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Italy: immigrant only classes ''an act of the worst xenophobia''
Rome, (ANSA): A controversial government proposal to create special classes for immigrant children instead of allowing them to enter directly into Italian schools won approval in the House on Tuesday evening.
The measure, proposed by the Northern League and passed by 265 votes to 246, would require foreign children to pass a specially designed entrance test before being admitted to schools.
While those who passed would be able to join 'normal' classes, children who failed would be placed in so-called 'bridge' classes, where they would follow Italian language, law and citizenship courses as well as a basic curriculum until they could pass the test.
The measure would also require schools to ensure a ''proportionate'' distribution of foreign students in normal school classes ''to facilitate full integration and prevent the risk of forming classes of foreign pupils alone''.
''The spirit of the measure voted yesterday is to guarantee equal opportunities to foreign students and facilitate integration,'' said League House whip Roberto Cota.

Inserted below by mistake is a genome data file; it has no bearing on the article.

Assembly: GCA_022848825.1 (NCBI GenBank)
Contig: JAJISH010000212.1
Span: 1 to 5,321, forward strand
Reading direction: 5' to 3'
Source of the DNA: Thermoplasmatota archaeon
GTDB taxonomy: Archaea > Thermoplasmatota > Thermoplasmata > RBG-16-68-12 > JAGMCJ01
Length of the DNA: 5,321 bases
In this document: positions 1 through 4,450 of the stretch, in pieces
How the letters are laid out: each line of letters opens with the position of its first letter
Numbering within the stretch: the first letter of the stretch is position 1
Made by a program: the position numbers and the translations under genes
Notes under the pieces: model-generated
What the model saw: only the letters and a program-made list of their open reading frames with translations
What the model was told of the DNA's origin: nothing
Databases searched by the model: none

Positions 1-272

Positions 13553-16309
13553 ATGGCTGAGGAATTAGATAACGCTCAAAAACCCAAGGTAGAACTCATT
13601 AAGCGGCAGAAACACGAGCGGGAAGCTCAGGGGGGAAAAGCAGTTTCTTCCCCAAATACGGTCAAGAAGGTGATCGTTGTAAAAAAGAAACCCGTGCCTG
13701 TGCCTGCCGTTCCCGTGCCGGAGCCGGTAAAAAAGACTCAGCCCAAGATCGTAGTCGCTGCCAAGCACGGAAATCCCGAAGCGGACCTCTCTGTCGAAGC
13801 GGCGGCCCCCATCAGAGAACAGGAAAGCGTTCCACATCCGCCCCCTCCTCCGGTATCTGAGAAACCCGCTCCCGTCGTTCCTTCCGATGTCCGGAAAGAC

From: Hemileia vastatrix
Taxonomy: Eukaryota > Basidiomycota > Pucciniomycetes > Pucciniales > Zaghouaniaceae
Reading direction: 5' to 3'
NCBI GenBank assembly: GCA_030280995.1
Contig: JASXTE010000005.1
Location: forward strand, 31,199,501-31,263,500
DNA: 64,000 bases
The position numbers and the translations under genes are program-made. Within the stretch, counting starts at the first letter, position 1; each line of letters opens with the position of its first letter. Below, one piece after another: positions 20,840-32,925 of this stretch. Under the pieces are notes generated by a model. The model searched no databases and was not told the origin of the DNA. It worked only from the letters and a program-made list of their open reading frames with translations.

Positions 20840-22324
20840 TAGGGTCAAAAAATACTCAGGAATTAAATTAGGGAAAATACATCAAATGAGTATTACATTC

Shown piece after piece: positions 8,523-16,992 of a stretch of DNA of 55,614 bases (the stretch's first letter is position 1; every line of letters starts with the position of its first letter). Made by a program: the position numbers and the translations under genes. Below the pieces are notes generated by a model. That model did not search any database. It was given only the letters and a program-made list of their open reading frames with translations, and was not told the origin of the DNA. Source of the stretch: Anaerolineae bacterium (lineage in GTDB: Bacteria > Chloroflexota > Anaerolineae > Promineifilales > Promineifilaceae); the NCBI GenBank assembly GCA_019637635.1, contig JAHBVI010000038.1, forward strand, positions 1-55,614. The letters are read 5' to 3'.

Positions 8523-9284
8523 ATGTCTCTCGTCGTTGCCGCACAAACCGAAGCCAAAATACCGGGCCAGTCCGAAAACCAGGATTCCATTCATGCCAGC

''We want a society in which people who arrive here have full rights, but respect our law and learn our language and our rules''.
But the motion came under fire from opposition politicians, with Democratic Party senator Vincenzo Vita describing it as ''an act of the worst xenophobia''.
''How is it possible to vote for such a text? It takes us back to the racism and hatred towards diversity that existed three centuries ago. This is a black page (in parliament's history) that must be withdrawn immediately''.
Italy of Values House whip Pierfelice Zazzera said rather than moving towards integration the measure ''creates other walls, divides, excludes and segregates''.
''Today we create separate classes for foreign pupils, tomorrow for the disabled, the day after for homosexuals, and then separate classes for political affiliations,'' he said.
The motion also drew concern from two members of Premier Silvio Berlusconi's People of Freedom Party.
Alessandra Mussolini, who heads the Parliamentary Children's Committee, and fellow MP Souad Sbai said they ''felt the duty to ask for an urgent meeting'' with Education Minister Maria Stella Gelmini.
''While we are aware of the problems of language and cultural diversity when introducing foreign students into schools, we maintain that the exchange of knowledge is fundamental for real integration,'' they said.
Separate bridge classes ''would risk transforming susceptible students into socially unequal citizens,'' they added.
Cota hit back at criticism, saying that ''people who maintain there is any wish to discriminate either haven't read the text or are acting in bad faith''.
The measure will have to be passed by the Senate before coming into effect.
According to the Italian Association of Italian Municipal Councils (ANCI), there are currently 690,000 foreign students from 190 different countries in Italian schools.
Earlier this year the government pledged to ensure that minors in the country's Roma gypsy camps were sent to school.
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